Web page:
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10.4: Find all non-Universal applications Apps
Tiger only hintI love my new MacBook Pro with its Intel processor. Unfortunately, not all of the applications that I want to run are Universal. While I am impressed with Rosetta, I eventually want my machine to be 100% Rosetta-free. As I work with this machine, I am finding it hard to keep tabs on which applications lack Intel support. As a result of this frustration, I created a small script to crawl through a directory, such as /Applications, and give me a status report on which programs eventually need to be upgraded/replaced. This not only looks for applications, but also some where just part of the application is PowerPC only.

Copy this code...

#!/bin/sh
# Major limitation, this script assumes that your .app files are in
# /Applications, if someone wants to extend it to work better, please
# do.
# This script will search through a directory that contains .app files 
# and report back which applications are not yet compiled for intel.
# It will also tell you if just "part" of .app is still powerpc only, 
# Garage Band is a good example of this.
# A typical execution of this script would be ./checkbin.sh /Applications/
# This script was developed for personal use, therefore it is far from perfect.
# - chriskearney@gmail.com
if [ "$1x" = "x" ]; then
  echo "usage  : $0 "
  echo "example: $0 /Applications/Utilites"
  exit -1
else
  if [ -d "$1" ]; then
    searchdir=`echo "$1" | sed 's//$//'`
  else
    echo "$0: ERROR: $1 is not a directory"
    exit -1
  fi
fi
find $searchdir -type d -name MacOS -maxdepth 3 2>&1 | 
while read line
do
  app_home=`find "$line" -type f -maxdepth 1 -perm +a=x`
  echo "$app_home" | 
  while read app
  do
    result=`file "$app"`
    echo "$result" | grep "executable" | grep -v "universal" | grep -v "for architecture" >> /tmp/$0.notuniversal.$$
  done  
done
cat "/tmp/$0.notuniversal.$$" | grep "ppc" | awk -F/ '{ print $3 " nt(" $6 ")" }' >> /tmp/$0.output.$$
echo "The following Applications have executables with no intel support: "
echo "-------------------------------------------------------------------" 
cat "/tmp/$0.output.$$" | sed -n 'G; s/n/&&/; /^([ -~]*n).*n1/d; s/n//; h; P'
echo "-------------------------------------------------------------------" 
rm /tmp/*.$$

Save it into a file called checkbin.sh on your Mac, then run the following two commands in Terminal:
$ chmod +x checkbin.sh
$ ./checkbin.sh /Applications/
The script will then tell you which applications need to be upgraded.
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10.4: Find all non-Universal applications | 6 comments | Create New Account
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10.4: Find all non-Universal applications
Authored by: jackb79 on Apr 25, '06 08:02:14AM

An Easier way would be to go into sys profiler scroll down to where it says applications and then sort it by kind. That way you'll get a list of all the powerPC apps you have and no need to write scripts.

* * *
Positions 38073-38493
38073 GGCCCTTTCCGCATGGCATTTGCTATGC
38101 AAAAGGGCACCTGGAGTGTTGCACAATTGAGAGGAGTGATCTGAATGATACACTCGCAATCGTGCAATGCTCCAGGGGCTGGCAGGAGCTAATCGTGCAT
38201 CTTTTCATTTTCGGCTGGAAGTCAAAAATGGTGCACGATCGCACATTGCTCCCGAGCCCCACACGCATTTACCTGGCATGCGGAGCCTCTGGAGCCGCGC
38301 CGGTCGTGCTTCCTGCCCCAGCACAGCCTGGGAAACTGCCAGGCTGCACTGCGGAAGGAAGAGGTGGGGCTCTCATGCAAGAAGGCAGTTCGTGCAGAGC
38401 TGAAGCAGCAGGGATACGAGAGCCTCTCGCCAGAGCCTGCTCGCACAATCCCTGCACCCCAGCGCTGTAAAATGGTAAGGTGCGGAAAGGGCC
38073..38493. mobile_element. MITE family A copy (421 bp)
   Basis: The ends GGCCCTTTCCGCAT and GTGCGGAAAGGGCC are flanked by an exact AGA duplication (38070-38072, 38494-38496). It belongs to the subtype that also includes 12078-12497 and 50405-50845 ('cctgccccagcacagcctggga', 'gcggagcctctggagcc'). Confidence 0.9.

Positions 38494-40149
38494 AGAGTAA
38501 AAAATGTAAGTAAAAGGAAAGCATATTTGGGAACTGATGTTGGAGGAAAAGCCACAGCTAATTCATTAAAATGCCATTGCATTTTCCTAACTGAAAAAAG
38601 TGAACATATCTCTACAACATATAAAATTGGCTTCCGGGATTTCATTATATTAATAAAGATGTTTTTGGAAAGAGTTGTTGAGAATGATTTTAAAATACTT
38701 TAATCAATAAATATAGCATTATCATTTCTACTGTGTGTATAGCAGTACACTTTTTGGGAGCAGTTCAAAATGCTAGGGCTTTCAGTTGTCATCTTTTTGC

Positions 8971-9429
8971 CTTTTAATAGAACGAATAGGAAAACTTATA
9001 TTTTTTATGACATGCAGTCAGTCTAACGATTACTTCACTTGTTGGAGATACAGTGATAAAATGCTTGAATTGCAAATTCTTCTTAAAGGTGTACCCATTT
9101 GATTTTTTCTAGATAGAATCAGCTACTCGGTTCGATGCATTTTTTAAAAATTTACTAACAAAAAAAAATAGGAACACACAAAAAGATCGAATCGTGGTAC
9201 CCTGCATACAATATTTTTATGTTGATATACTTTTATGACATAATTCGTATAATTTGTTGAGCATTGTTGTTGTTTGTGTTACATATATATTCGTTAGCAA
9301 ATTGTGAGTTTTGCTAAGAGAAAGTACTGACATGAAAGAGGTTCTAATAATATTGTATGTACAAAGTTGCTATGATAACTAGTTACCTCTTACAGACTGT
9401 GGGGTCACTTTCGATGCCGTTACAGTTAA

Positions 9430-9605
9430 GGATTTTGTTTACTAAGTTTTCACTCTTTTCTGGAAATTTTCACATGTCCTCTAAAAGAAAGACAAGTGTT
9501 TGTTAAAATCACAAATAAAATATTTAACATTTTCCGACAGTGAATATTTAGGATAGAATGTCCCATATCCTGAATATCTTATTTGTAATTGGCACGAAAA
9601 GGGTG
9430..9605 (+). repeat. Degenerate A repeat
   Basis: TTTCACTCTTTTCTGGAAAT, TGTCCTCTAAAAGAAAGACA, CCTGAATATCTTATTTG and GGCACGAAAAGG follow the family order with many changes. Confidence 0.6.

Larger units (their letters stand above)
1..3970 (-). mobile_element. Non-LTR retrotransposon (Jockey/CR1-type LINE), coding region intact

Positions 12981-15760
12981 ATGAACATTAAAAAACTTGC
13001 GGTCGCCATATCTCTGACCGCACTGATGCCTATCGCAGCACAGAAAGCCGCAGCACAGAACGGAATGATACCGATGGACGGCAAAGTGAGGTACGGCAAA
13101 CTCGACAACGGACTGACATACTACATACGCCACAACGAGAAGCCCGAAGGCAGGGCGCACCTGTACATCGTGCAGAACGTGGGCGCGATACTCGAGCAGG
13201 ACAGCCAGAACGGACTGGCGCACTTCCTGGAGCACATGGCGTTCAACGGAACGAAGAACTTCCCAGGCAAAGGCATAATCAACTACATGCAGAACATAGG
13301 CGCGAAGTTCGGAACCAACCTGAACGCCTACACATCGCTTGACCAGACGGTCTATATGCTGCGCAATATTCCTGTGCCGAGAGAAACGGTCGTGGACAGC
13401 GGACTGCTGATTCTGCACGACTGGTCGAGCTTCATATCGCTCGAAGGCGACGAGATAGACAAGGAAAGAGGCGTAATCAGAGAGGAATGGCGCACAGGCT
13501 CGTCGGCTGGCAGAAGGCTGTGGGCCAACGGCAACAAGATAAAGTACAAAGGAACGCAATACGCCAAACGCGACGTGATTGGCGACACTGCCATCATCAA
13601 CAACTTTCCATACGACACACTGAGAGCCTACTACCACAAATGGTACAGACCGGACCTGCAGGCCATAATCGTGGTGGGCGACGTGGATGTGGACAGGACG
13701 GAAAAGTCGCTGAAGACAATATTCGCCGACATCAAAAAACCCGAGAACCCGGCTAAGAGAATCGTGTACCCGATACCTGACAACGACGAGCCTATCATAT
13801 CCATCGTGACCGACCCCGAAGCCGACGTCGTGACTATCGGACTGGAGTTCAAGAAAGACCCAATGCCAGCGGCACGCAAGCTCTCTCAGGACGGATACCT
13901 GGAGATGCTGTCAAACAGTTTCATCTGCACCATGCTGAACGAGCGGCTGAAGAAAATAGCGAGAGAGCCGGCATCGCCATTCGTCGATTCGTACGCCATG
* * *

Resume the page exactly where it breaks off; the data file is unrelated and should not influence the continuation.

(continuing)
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10.4: Find all non-Universal applications
Authored by: fds on Apr 25, '06 08:35:10AM

This script appears to miss old-fashioned non-bundled executables, such as those of Microsoft Office 2004.



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10.4: Find all non-Universal applications
Authored by: julian1008 on Apr 25, '06 10:19:27AM

Another technique is to use iClock which can be downloaded from this page:
http://www.scriptsoftware.com
Besides being a feature rich replacement for the OS X clock it also has an application menu (aka OS 9) in the menu each active application says right next to it Rosetta if it is not a universal binary on an intel mac. Its an easy way to see at any moment (when you have a slowdown) if a non- universal app is open.



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10.4: Find all non-Universal applications
Authored by: mike3k on Apr 25, '06 01:04:18PM

Activity Monitor also has a column that displays whether the process type is intel or powerpc.



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10.4: Find all non-Universal applications
Authored by: adrianm on Apr 25, '06 10:51:43AM

It's a pity there isn't a spotlight metadata attribute for universal binaries.... public.executable, com.apple.application, etc are all there, but nothing for architectures.



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10.4: Find all non-Universal applications
Authored by: Hal Itosis on Apr 25, '06 04:19:33PM
Someone already posted this in another hint (to find Intel coded executables):

2>/dev/null find -x . -type f -perm +111 -exec lipo -info '{}' \; | grep -Fw i386

So naturally, this will find the opposite:

2>/dev/null find -x . -type f -perm +111 -exec lipo -info '{}' \; | grep -Fwv i386

-HI-

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